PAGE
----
The first day of preschool is a big step for you and your child to take. Being adequately prepared for this milestone is key to your child’s success. To make the transition a little easier you may want to try some of the suggestions below.
- Read picture books about the beginning of school can help to lessen apprehensions and help your child develop positive feelings about school.
- Enroll in a special class prior to preschool that are designed to gradually ease the child towards independence. Classes are planned in shorter lengths of time and children get use to structured activities such as story time and following directions on a small scale.
- Attend library story times or special events where other young children are present.
- Take advantage of other opportunities to leave you child in a safe environment without you with a grandparent or babysitter for a short time.
- Do not linger when you leave your child. Children easily pick up on your hesitation or anxiety. Tell your child you will return and give them a reassuring hug and walk away.
- Practice speaking English at home if it is not your family’s primary language.
- Being on their own is sometime unsettling to a child and it only complicates the situation if they cannot understand or communicate with the teachers or other children.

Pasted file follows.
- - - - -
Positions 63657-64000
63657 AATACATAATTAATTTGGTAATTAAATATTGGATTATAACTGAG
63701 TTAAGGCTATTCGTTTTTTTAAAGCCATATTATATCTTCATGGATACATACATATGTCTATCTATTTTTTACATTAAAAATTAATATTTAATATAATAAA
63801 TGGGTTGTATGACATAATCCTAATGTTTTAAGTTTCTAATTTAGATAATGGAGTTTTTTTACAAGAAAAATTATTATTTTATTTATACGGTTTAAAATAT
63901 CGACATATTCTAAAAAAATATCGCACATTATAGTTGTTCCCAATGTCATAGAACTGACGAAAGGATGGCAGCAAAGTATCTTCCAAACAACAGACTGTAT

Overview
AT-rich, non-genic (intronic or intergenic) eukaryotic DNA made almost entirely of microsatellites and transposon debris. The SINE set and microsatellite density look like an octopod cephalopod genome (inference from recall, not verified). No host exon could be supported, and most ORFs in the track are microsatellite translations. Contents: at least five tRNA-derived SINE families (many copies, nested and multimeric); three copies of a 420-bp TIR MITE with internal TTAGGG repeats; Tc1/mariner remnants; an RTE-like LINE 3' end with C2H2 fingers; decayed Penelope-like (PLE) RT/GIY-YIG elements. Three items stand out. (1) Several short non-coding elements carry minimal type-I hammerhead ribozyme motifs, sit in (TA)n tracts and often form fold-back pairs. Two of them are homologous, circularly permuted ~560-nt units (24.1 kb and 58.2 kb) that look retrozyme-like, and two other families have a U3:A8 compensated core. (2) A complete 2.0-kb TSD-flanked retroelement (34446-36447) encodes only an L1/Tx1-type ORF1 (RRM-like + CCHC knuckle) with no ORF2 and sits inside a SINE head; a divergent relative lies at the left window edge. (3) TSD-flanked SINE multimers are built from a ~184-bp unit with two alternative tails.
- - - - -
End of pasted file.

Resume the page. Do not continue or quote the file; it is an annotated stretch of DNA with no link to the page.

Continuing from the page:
- Toilet independence is required prior to starting preschool.
Please remember to check your child’s classroom bulletin board daily for important information
Handwriting and Letter/Number Recognition Curriculum
We use many resources to develop handwriting skills by incorporating using hands-on, multisensory materials that are designed in such a way that introduces shapes, numbers, and letters in an order that matches the progression of children’s developmental abilities so that it is easier for them to practice, learn, and remember. We use Handwriting/Numbers Galore, teacherspayteachers, Handwriting by Lavinia Pop, A-Z Handwriting NO PREP, Handwriting without Tears and so many more. We also are beginning to learn sight words for early beginning reading prep (these are words commonly seen such as “a, to, the, and, at, go, be, can, etc).
Informational Preschool Resources
Areas Of Skill Development
Developmental Learning Concepts
Developmental Profile: 3 Year Old
Developmental Profile: 4 Year Old
First Steps to Acknowledging Child’s Fears
Give Me Five
Independence and Success in Life
What Do We Do In Preschool
Philosophy of Learning
Potty Training Cheat Sheet
Reveal the Hidden Math
Speech & Language Development
Useful Links for Parents
What to Expect
When to Stay Home